Benjamin Hotchkiss-American inventor changes the course of how battles are won. Wounded Knee December 29, 1890.
The Hotchkiss Cannon manned by Federal Troops, extinguished hope for the Lakota people at Wounded Knee. They didn’t have a chance. Referred to as a battle, it was truly a massacre. As a result, any effort by the Lakota people to protect themselves was futile. From this point on, efforts to preserve their culture was held silently within the hearts of the remaining few Lakota.
The truth is hard to accept.
Welcome to the Rosebud Reservation. This reservation and surrounding communities, has often been referred to as being Third World conditions. Unemployment rates are up to 85% depending on community, with an overall unemployment rate of approximately 49% throughout all First Nations. The reservation is in Todd County, the second poorest county in the nation. Life expectancy is 48 years old, diabetes, drug and alcohol addiction are rampant. These are all the direct result of hardship, struggle and poverty.
When nothing is pulling you up, it’s easy to fall down.
Imagine if you will, living in a community where almost 40% of the population have no electricity. They can not afford it. Imagine a community where infant mortality rates are the highest on the continent. A community where the dropout rate from school is 70%. If that is not dire enough, imagine living in a life that life expectancy is between the age of 46-48. Where diabetes is rampant and many families suffer from food insecurity, where they depend on their children being fed at school and elsewhere, because at home there is no food. Then imagine, sharing that home with many others and living and dealing with all of what that brings when everyone in the home is fighting the same battle.
Drugs and alcohol have a playground like no other on the reservations. Many turn to relief through these trustworthy numbing methods because it works. It makes the knowledge that this is your life a little easier to bear. They also host the highest teen pregancy rate in the country. In 2007, there were 19 successful suicides, many of them children. When there is nothing pulling you up, it is easy to fall down. That is a brief glimpse into just a few facts about life on the reservation. One you can not feel because you have to live it know it. The Lakota people live it and ultimately clearly understand what this life does to a human being and future generations.
What we are doing to help.
It is a fact that for a community to heal, they first need to come together. Through our efforts and working directly with the Rosebud Tribe, we are endeavoring to build a Community Center in the town of Rosebud. Working with the community leaders, planning, developing and implementation of a building that will meet physical, mental and spiritual components of the people, we are actively establishing a plan that will help this and future generations.
A multi-functional sports and community complex that can change lives.
This will include basketball court, racquetball courts, swimming pool, gym and offices combined with community gathering space. This is a much needed project which will allow the communities to utilize the space for rehabilitation and positive outlets that will strengthen both youth and adult populations.
We intend to create additional space for offices that will serve as a hub for tribal needs and allow alternative educational programs to have a home base from which to function. We are helping in creating a revolving educational crew to include diabetes and nutritional education and workshops, cooking classes, youth mentoring, drug and alcohol guidance and after school tutoring.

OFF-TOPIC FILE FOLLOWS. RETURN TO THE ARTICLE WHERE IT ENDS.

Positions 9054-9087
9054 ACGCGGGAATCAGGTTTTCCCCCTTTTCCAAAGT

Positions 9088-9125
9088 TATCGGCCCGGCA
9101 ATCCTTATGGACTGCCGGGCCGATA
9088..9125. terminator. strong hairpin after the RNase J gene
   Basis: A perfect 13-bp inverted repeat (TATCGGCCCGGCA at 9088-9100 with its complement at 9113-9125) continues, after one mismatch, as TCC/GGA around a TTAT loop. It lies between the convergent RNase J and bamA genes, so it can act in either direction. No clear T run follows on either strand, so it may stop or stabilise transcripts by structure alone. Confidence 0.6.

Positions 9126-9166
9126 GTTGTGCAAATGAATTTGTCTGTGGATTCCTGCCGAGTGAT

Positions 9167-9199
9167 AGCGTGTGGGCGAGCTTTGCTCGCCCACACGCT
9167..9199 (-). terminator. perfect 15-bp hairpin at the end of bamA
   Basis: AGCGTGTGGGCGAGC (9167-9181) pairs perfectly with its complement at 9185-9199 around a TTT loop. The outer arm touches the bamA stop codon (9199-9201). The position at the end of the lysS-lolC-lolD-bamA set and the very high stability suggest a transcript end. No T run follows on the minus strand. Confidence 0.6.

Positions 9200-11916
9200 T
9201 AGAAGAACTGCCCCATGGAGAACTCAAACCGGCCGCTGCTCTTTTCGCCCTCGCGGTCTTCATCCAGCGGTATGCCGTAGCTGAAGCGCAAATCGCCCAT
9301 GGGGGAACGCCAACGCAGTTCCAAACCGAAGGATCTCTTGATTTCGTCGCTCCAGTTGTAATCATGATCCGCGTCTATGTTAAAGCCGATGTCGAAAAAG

By joining us and helping to create an avenue for strengthening this community, you are helping heal our nation.
By acknowledging the truth about First Nations circumstances, change can begin to happen. We can not become or remain a strong nation if we neglect to see the truths that surround us. By choosing to be part of the change, helping to strengthen our indigenous people back to a place of strength, you are truly helping to resolve the past.
What we take for granted, many will never know.
As we go about our lives, some of the standard conveniences you experience on a daily basis are things that do not exist to many. Do you go to a gym? Do you get to a grocery store within 10 minutes? Do you participate in summer activities as a family? There are many families on the Rosebud Reservation, that will not be able to have those experiences. This needs to change, we need to care. Fresh fruit and vegetables should not be a forbidden treasure, it should be readily available. Families need avenues to come together as a family in healthy, meaningful activities. There are many who have never been off the reservation as the financial resources are not there. There is no excess on the reservations.
Our work in Rosebud, is to interrupt the negative impacts of greed that was thrust upon First Nations cultures and communities. We believe if greed and the negative impacts suffered as a result get interrupted, it will then be possible to redirect, creating a climate for opportunity and empowerment
Why We Need To Care
Aaron Huey, after 5 years of work, created this TED talk which he granted us permission to share. We hope you will listen and then ask yourselves what this means to humanity. In this compelling work from Aaron, it is clear what the needs are for South Dakota Reservations. Both Pine Ridge and Rosebud Reservation are home to these issues. Thank you Aaron for sharing this with us and for your devotion in life to make a difference.